December 16, 2015

Truly great things are not loved. Rather, it is Love that first makes them great. This is witnessed in perhaps its truest form in in the case of humanity.

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One of the greatest challenges since the invention of the sentient mind has been to find the meaning in monotony; many would argue that the vast majority of world religions were "created" in order to fill a confusing and difficult life with meaning. The growing popularity of mindfulness practices suggests that, while organized religion might be falling out of favor among the young people of today, there is still a deeply imperfect part of our hearts that does not delight easily, and to compensate we strain to discover meaning inour threateningly mundane day-to-day.

Coming to our defense is the mighty Yahweh. God is greatness itself, and it is His love that makes things great again (rather than slogans on Trump's hats).

G.K. Chesterton wrote about monotony in Orthodoxy:

 

His routine might be due, not to a lifelessness, but to a rush of life.... [Children] always say, "Do it again" and the grow-up person does it again until he is nearly dead. For grown-up people are not strong enough to exult in monotony. But perhaps God is strong enough to exult in monotony. It is possible that God says every morning, "Do it again" to the sun; and every evening, "Do it again" to the moon. It may not be automatic necessity that makes all daisies alike; it may be that God makes every daisy separately, but has never got tired of making them.
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In short, I had always believed that the world involved magic: now I thought that perhaps it involved a magician. And this pointed a profound emotion always present and subconscious; that this world of ours has some purpose; and if there is a purpose, there is a person. I had always felt life first as a story: and if there is a story there is a story-teller (Orthodoxy, p 92-93)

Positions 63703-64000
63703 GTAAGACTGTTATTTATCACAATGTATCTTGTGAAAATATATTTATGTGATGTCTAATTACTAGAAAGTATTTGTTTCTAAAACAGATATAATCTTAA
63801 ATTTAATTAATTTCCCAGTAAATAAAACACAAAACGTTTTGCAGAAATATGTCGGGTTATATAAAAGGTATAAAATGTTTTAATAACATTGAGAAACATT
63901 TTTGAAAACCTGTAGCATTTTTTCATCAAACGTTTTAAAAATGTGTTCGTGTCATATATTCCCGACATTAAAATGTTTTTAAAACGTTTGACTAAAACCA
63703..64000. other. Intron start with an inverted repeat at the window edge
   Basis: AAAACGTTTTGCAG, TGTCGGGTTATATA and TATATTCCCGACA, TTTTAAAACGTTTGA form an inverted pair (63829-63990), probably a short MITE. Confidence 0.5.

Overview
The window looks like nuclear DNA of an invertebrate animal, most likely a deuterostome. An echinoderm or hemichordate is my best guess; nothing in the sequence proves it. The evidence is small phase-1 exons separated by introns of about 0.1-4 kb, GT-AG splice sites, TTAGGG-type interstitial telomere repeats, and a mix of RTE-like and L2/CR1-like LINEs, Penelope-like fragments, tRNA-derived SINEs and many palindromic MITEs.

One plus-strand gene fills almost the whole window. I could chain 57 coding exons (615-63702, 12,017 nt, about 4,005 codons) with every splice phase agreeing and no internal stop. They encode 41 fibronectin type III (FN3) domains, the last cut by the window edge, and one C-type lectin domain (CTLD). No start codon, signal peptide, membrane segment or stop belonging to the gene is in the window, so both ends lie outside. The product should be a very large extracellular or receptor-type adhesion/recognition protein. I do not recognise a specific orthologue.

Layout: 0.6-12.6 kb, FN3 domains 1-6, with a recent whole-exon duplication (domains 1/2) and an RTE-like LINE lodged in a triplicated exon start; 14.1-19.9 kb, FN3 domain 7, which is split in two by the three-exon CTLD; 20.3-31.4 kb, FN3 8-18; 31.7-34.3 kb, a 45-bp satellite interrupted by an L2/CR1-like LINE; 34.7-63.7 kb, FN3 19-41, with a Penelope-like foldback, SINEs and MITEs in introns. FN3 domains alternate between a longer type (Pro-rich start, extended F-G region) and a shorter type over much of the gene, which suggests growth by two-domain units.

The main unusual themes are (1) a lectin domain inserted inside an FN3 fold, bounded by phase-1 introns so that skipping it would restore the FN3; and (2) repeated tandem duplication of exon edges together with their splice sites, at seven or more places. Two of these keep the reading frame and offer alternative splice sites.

When the love of God, who never tires, enters our broken equation, we find ourselves redeemed and renewed, and called to respond in humility and gratitude, and we must protect the beautifully repetitive creation we have received because his Love and Mercy have saved it (and us) from a wreck.

What does it mean to respond with humility and gratitude? A couple of action items that come to mind:

  • Being attentive to and participating in the life of the Church
  • Keep going! 
    • In times of distress, just keep moving forward, trusting that God has led you to where you are now. Saint Ignatius gave the incredibly important Rule 5 to emphasize exactly this.
    • Here is one of my favorite homilies in a long time, relating to this subject! Download the podcast and listen on the subway. After that, listen to every other episode ever.

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I came to feel as if magic must have a meaning, and meaning must have some one to mean it. There was something personal in the world, as in a work of art; whatever it meant it meant violently. (Orthodoxy,  p 99)

 

This magic, this extremely personal work of art, is the love of Jesus Christ for your soul, your heart, and your mind. Take heart, keep going, and participate in the promise of Christ's coming and salvation this Advent.

Praised be Jesus Christ.

Frassati NY